Wednesday, December 7th, 2022 06:18:32

Foxconn, A Landmark In Modi’s “Make In India”

Updated: August 24, 2015 7:00 am

Taiwanese electronics giant Foxconn has committed to investing US$ 5 billion in manufacturing facilities and research and development units in Maharashtra, in what is not only set to be a landmark deal for the Narendra Modi government’s “Make in India” initiative but also among India’s biggest ever FDI announcements. Foxconn may not (yet) be a household name in India, but it has over the past few years established a global reputation as perhaps the most key supplier for Apple products, from iPhones to iPads. Foxconn, also known as the Hon Hai Precision Industry Company to give it its proper name, is the world’s biggest contract manufacturer for electronics by some margin, according to industry estimates.

For a company that works in the high-tech domain, its production model has been strikingly labour intensive (hence the one million-plus workers). What’s made Foxconn so successful is its scale and efficiency. Foxconn’s “factory town” model has, above all else, enabled its success, dependent on the stream of migrant workers who have over the past two decades joined China’s workforce from the countryside.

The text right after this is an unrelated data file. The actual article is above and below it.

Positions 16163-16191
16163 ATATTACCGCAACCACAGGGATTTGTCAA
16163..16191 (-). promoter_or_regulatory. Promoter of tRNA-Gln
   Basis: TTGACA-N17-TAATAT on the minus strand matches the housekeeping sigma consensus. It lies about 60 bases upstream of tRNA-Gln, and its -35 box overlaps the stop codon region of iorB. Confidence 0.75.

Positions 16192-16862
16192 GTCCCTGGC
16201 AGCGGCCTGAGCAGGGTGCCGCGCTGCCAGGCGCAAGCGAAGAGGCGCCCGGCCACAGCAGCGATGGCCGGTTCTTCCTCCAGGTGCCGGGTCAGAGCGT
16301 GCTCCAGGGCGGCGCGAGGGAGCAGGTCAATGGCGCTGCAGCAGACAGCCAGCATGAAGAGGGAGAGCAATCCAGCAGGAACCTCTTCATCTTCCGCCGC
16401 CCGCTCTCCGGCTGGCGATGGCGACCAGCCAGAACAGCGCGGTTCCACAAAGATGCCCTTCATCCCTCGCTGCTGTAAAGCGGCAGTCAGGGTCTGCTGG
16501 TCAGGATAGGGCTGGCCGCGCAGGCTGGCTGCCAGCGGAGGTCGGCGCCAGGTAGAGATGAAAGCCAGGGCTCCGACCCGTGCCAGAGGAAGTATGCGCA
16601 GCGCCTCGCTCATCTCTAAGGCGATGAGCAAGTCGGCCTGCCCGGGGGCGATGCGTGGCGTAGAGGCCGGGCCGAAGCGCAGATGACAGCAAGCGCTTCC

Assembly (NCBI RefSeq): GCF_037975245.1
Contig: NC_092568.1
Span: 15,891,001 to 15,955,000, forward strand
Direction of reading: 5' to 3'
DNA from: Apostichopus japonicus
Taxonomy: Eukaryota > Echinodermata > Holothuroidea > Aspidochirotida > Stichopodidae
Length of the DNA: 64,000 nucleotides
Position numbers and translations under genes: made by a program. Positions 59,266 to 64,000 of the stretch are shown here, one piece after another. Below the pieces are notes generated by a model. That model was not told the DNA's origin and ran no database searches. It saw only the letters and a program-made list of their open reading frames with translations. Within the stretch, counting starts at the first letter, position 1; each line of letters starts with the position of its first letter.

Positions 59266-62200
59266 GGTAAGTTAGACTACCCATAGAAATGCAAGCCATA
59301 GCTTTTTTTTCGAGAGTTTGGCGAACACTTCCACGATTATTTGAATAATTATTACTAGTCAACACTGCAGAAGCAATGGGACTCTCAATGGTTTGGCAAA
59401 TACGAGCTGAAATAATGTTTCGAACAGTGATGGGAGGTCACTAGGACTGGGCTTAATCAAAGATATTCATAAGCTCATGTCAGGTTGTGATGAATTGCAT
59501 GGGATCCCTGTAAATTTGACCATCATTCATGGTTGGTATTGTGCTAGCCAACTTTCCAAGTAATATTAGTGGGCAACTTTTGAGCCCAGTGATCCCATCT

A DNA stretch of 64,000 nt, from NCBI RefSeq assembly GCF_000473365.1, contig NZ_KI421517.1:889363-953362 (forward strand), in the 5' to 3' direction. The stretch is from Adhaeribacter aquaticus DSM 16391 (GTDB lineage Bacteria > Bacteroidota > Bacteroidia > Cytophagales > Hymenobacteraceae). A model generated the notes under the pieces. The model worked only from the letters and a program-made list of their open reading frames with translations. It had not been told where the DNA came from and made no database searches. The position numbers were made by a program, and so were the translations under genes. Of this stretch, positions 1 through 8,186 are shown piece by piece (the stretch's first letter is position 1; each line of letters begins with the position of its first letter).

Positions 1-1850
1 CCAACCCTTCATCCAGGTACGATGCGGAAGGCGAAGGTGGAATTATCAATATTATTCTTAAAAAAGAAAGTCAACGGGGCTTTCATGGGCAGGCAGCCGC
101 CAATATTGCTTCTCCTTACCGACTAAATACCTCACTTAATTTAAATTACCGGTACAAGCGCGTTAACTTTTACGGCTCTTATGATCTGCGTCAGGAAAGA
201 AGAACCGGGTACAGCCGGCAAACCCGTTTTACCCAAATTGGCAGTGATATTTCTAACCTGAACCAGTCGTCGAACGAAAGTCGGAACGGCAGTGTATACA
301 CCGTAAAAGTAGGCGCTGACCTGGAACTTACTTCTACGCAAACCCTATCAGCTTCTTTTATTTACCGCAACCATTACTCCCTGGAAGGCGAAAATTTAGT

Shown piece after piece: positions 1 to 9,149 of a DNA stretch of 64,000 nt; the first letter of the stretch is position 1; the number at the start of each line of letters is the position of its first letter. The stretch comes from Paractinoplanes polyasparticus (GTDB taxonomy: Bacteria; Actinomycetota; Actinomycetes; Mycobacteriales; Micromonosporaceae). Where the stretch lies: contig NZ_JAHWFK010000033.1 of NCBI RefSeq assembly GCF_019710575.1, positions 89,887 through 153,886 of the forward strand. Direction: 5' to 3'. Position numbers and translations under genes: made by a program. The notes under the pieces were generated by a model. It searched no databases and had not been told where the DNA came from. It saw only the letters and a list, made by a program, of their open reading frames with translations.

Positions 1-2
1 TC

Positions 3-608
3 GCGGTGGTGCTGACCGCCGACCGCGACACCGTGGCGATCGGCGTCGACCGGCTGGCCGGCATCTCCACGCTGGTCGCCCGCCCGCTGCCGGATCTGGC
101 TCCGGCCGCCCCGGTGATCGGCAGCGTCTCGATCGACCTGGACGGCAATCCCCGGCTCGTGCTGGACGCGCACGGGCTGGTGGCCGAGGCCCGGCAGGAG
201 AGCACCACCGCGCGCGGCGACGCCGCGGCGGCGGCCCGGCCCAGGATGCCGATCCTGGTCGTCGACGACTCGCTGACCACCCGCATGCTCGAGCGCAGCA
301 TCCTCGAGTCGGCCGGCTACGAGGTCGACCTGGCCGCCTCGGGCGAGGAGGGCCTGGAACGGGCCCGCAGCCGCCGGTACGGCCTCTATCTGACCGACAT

The success of this model has also been dependent on paying workers low wages, demanding long shifts and imposing what critics have described as an unforgiving work environment. Indeed, Foxconn has come under persistent criticism for its treatment of workers. More than a dozen suicides by workers two years ago brought global criticism and forced Foxconn to change its work environment. An audit by a labour rights association uncovered widespread violations of health and safety rules and working hours. Apple’s audits have also found similar violations, but the US company has also received its fair share of criticism for not exerting enough pressure on its biggest supplier to change its ways. Defenders of the Foxconn model counter that despite the bad press, it has remained a much sought-after employer for young Chinese joining the work force. As much as the Modi government might like to look at the Foxconn deal as a vote of confidence for its “Make in India” initiative, Foxconn’s decision is likely motivated in equal measure by pressures in China that are necessitating a change in the Foxconn factory town model.

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